Monday, August 29, 2011

Space Station may have to be abandoned

The failure of a Soyuz rocket to send a supply ship into space last week may mean that the International Space Station will have to be temporarily abandoned for the first time since 2000, Florida Today reports.

Russian space vehicles are the only means of ferrying crews and supplies to the station now that the U.S. space shuttle program has ended.

Last week, the third-stage failure of a Soyuz rocket sent an unmanned Progress supply ship crashing into Siberia.

As a result, plans to launch a new crew to the station on Sept. 21 have been postponed indefinitely while Russian officials investigate why the rocket failed.

Mike Suffredini, NASA's program manager for the space station, says two factors could now force the temporary abandonment of the station, the newspaper reports.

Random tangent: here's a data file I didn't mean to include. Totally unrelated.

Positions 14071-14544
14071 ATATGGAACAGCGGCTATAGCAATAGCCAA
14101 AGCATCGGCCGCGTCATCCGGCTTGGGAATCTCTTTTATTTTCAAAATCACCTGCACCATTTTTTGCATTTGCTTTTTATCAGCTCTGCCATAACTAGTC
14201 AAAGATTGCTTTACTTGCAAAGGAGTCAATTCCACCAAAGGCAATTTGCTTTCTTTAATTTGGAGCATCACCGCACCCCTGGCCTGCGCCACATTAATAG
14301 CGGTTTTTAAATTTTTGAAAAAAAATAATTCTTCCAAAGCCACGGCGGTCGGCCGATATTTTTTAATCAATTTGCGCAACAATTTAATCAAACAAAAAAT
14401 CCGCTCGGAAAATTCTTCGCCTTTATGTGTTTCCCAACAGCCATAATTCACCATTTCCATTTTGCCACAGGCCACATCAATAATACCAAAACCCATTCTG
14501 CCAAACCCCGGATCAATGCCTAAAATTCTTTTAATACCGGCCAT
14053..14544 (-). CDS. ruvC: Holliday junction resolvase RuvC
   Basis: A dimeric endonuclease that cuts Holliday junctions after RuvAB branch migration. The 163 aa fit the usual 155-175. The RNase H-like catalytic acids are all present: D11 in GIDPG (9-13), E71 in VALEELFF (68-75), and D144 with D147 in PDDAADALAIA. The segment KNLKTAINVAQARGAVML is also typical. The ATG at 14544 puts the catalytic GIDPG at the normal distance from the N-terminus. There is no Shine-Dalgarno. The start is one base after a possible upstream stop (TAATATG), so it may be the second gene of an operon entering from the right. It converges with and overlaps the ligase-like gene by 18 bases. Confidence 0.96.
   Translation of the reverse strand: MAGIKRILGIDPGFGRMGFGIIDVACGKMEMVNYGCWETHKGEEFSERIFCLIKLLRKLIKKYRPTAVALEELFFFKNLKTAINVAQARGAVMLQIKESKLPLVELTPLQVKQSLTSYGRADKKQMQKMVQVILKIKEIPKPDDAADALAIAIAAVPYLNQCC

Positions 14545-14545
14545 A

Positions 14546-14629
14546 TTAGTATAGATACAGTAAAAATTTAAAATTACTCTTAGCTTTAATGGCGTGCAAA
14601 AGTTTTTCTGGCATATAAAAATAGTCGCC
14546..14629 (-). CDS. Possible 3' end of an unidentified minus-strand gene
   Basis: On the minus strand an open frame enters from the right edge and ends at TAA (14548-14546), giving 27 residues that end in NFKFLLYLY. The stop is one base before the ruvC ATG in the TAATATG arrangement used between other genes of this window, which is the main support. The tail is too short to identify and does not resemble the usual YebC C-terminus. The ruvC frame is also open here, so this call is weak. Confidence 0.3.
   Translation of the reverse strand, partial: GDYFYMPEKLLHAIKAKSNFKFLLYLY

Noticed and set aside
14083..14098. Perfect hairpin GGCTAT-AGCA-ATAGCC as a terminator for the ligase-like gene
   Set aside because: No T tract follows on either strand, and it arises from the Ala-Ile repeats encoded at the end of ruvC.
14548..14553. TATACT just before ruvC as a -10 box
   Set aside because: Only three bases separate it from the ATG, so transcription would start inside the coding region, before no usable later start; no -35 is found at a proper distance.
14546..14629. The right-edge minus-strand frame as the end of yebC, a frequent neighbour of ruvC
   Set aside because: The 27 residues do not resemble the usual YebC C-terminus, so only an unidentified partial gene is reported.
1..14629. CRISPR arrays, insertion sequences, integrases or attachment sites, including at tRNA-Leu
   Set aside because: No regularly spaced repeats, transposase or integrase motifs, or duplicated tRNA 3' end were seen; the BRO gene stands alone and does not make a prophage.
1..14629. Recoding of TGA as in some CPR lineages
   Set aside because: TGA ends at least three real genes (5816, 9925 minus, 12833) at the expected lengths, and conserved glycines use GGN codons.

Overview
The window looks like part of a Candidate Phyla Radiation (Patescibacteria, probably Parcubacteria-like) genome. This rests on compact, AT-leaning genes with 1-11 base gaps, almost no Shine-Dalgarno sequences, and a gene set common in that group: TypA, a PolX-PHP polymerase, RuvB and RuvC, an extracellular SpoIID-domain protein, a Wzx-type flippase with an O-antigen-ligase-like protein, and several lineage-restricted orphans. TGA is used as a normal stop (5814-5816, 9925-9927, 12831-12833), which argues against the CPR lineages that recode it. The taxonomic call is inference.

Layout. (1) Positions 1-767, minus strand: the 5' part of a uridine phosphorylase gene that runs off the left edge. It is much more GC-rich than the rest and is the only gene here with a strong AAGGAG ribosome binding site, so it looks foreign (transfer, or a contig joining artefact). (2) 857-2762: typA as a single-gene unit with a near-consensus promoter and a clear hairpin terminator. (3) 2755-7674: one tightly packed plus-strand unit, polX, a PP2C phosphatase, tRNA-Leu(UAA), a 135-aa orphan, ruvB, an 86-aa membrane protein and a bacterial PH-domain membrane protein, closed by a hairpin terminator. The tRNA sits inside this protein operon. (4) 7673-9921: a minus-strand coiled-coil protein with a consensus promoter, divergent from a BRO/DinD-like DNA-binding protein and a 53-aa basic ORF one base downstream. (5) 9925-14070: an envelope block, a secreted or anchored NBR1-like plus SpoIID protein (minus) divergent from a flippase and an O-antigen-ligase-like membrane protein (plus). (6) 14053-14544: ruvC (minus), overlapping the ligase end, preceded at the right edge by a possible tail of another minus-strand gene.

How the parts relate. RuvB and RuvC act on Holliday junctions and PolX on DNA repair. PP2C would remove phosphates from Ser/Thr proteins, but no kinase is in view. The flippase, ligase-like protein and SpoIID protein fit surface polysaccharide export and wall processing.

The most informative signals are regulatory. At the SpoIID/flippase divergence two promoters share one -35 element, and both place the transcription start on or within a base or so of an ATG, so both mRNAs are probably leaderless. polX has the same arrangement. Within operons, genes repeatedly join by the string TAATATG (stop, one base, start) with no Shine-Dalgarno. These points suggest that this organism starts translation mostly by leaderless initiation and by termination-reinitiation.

First, is the imminent expiration date of the "certified orbital lifetimes" of two Soyuz "lifeboats" now attached to the station. The second involves flight rules that call for crews to return to Earth during daylight.

Three of the crewmembers aboard the station -- two Russians and an American -- have already delayed their planned Sept. 8 return by a week while the probee continues.

They will likely return before Sept. 19 -- the last daylight landing opportunity that month in the central steppes of Kazakhstan, Florida Today reports.

The next opportunity would not come until Oct. 27, about 10 days beyond the 200-day "certified orbital lifetime" of their Soyuz taxi back home.

The remaining three crew members need to return before Nov. 19 -- the last daylight landing opportunity that month.

Otherwise, the certified life of their Soyuz spacecraft will expire before the next daylight opportunity rolls around in late December, the newspaper says.

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